Intense actor says no to glamour and yes to a daring role portraying bottled-up outrage in The Private Lives Of Pippa Lee
THE PRIVATE LIVES OF PIPPA LEE written and directed by Rebecca Miller from her novel, with Robin Wright, Alan Arkin and Keanu Reeves. A Maple release. 93 minutes. Opens Friday (December 4). For venues and times, see Movies.
When Robin Wright settles in for our conversation during TIFF last fall, I offer a little icebreaker.
“Let’s begin with some real substance,” I say. “Nice dress last night.”
She laughs at my reference to the sensational black leather number she was wearing on the red carpet.
“It was the only thing that fit,” she explains. “You get samples sent over from the runway, and I can’t wear certain styles because I’m built like a 14-year-old boy – skinny and flat-chested. The 14-year-old body never changed. I’d like to be a woman one day.”
Just over 5 feet and dressed in Converse sneakers, jeans and a blazer, she does look like a kid. She’s anything but in her new movie, The Secret Lives Of Pippa Lee.
In Rebecca Miller’s film based on her own novel, Wright plays a woman married to a man decades older and about to move into a retirement home.
Pippa seems not too stressed by her unusual life circumstances, but as the narrative uncovers her previous life, the many layers beneath all that placidity start to peel away.
Wright’s gone on quite the journey since starring in the soap Santa Barbara in 1984. Best known as the love interest in The Princess Bride and Forrest Gump, she hasn’t taken a cutesy role since, shining especially in collaborations with her ex-husband, Sean Penn (she just dropped his name after a roller-coaster year for the relationship).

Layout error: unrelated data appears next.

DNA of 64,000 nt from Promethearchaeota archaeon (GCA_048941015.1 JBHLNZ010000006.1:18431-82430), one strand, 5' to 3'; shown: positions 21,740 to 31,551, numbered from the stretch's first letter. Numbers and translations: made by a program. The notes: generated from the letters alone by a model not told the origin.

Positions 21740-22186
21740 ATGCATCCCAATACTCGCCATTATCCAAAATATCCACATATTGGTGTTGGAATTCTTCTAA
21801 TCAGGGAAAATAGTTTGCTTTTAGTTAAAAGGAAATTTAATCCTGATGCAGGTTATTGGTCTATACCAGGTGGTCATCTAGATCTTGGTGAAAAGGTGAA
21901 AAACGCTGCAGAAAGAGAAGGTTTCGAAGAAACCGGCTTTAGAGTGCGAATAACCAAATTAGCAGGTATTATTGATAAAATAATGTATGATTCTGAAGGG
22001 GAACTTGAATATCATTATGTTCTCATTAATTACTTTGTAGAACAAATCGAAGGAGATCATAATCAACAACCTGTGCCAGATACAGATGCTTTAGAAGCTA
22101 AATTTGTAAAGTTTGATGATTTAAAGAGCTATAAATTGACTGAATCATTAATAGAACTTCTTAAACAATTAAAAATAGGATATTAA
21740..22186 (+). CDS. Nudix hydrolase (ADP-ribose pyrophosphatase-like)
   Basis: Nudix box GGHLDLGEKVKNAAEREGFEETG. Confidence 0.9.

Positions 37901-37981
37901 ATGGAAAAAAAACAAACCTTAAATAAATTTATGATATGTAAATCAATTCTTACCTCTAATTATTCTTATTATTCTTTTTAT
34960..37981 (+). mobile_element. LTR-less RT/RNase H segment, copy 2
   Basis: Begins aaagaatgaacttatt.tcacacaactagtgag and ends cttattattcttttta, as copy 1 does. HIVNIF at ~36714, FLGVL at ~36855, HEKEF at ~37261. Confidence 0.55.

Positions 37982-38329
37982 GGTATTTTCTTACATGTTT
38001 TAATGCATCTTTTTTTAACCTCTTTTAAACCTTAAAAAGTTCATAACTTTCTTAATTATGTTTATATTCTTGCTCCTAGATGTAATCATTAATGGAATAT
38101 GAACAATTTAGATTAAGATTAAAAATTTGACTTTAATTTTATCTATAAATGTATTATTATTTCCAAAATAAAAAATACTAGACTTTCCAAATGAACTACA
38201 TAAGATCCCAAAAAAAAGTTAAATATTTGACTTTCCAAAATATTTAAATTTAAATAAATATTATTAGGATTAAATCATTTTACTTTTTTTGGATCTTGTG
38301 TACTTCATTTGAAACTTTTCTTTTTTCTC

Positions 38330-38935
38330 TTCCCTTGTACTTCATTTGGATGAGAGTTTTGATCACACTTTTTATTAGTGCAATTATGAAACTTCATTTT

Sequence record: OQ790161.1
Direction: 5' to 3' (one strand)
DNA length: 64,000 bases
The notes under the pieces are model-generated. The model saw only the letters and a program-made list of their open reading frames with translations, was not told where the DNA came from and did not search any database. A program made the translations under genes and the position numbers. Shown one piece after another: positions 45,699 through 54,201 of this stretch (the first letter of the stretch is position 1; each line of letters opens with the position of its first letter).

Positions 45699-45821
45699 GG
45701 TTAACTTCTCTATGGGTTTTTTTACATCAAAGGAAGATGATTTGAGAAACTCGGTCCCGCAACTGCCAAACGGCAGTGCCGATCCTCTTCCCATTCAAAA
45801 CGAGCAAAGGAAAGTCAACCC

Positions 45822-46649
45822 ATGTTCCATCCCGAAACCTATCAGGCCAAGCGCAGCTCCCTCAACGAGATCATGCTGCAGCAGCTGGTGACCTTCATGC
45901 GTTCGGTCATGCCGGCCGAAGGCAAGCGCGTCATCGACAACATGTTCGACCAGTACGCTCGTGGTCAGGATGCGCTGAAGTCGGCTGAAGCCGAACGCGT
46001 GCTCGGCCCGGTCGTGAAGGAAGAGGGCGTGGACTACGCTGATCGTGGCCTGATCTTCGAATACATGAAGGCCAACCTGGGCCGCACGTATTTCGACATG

In films like She’s So Lovely, The Crossing Guard and The Pledge, she pulls off not always likeable, offbeat characters – but while she’s always shown an eerie fragility, nothing prepares you for her knockout turn in Pippa. Wright conveys the emotional turmoil roiling beneath the surface. She’s genius at evoking reams of subtext without uttering a word.
There’s some kind of sweet poetic justice in the fact that just as she’s emerged from Penn’s shadow, she’s found a new, powerful presence.
Wright was able to ease into the role because she can relate to the demands on Pippa in her new circumstance.
“Every woman can relate to Pippa who has to adjust to changes,” she allows. “My daughter’s out of the house at college, and I have to adapt. That transition creates another colour palette and a different awareness of who you are in life.”
Not that she’s totally like Pippa, who’s emotionally guarded, on shaky ground everywhere she walks. Though hardly flamboyant and not exactly garrulous, once Wright gets going, she’s honest and forthright.
“I like the challenge of delving into that side of a personality that is the antithesis of me. Departing from self is so much more fun in our craft.”
With her piercing blue eyes and cheekbones to die for, she’s unnervingly beautiful, but in almost all of her movie roles she’s played down her looks.
“Robin’s actually a real character actress that beauty is incidental,” says director Miller in a subsequent interview. “She does whatever she has to do for the role, like in The Pledge – tooth missing, no makeup, dark hair.
“I was originally thinking of older women, and Robin said, ‘I don’t mind aging.’ Actresses don’t usually want to do that – it’s considered suicidal.”
Wright’s not in a panic about approaching middle age. At 43, she doesn’t buy the conventional wisdom that the movie biz is hostile to women over 40. (See sidebar).